Australia Allocates $53 Million for International Education Sector

The federal government has allocated a $53 million fund in a bid to help the international students sector by offering the latter an additional 5,000 short course places, adapting individual business models, and avoiding expensive registration fees.

The Education Minister, Alan Tudge, responded to the situation with a package designed to help colleges and universities in the upcoming months until a decision on international students’ return will be determined, Erudera.com reports.

Previously, many higher education institutions were forced to cut staff or shut operations due to border closures as part of restrictions against the COVID-19 pandemic.

The plan is to utilize $26 million for 5,000 places at different courses across 100 colleges, which usually enroll a higher number of international students. Another $17.7 million will be used for reducing the registration fees for colleges, for English language schools, and up to 3,500 Vocational Education and Training providers until December.

Many non-university providers have seen revenue decline very sharply, and without some support, they may close or lose serious capacity. The package is measured and targeted at those who need it most while borders are closed,” Tudge said.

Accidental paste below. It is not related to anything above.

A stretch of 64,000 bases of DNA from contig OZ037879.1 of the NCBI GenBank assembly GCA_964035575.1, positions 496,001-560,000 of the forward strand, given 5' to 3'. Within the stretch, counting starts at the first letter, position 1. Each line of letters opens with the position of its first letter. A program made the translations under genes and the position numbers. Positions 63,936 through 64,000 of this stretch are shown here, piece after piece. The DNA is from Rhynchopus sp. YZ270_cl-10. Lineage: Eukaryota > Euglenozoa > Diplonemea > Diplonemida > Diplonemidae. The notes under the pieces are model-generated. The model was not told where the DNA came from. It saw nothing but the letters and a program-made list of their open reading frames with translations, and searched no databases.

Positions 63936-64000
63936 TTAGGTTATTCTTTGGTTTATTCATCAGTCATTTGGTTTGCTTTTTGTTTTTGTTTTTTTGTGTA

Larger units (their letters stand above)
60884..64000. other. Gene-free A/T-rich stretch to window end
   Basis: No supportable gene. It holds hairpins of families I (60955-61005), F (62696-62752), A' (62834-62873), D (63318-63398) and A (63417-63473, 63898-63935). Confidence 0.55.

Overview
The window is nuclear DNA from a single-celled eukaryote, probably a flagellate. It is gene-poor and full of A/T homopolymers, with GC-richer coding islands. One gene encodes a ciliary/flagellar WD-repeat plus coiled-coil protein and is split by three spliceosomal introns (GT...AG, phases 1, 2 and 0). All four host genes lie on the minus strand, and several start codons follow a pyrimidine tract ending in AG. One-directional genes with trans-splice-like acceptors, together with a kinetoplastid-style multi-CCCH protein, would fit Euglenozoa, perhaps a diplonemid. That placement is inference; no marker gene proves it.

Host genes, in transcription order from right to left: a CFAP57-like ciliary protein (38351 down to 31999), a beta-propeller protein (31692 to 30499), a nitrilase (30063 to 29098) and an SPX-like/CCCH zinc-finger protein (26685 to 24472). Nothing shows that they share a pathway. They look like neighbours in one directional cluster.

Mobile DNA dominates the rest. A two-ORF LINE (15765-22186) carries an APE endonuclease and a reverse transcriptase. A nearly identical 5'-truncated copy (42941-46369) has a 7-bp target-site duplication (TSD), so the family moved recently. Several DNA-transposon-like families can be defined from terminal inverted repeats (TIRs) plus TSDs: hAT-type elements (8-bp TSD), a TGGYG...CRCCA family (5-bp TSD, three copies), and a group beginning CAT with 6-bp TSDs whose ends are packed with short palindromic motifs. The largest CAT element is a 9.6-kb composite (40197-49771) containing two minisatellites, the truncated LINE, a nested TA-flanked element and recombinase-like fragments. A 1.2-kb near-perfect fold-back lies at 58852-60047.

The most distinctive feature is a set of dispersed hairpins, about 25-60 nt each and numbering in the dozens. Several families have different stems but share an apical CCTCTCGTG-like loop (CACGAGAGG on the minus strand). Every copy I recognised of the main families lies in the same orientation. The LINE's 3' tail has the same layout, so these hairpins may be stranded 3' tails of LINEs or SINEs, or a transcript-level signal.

An additional $150,000 will be allocated for English language colleges to increase international enrolments as part of the new $9.4 million funds.

Applicants need to provide a decline document due to border closure and present their idea of adapting their businesses. Eligibility guidelines will be finalized by July 1.

The extended period of border closure had caused Australia’s international education to lose $10 billion in comparison to  2019, when the sector was evaluated to be $40 billion. The hardest-hit institutions are the private “ELICOS” colleges that offer English Language Intensive Courses for Overseas Students, which international students primarily attend.

According to the chief executive of Independent Tertiary Education Council, Troy Williams, the international education sector was depending on JobKeeper, whereas there were still more than 20,000 job losses by September.

“Many of those jobs have come back thanks to government investment in higher education and vocational education programs; however, the situation for the ELICOS sector remains dire. That’s what makes this investment so important,” Williams said.

Williams also said that the registration fees vary from $10,000 to more than $100,000 for large providers.

On the other hand, Minister Tudge last week advised the federal government to be ‘very cautious’ regarding international students’ return due to the high number of COVID-19 positive cases and possible transmission.

According to a yearly university report, several institutions have experienced a decrease in international students, with New South Wales and Victoria being the hardest hit.

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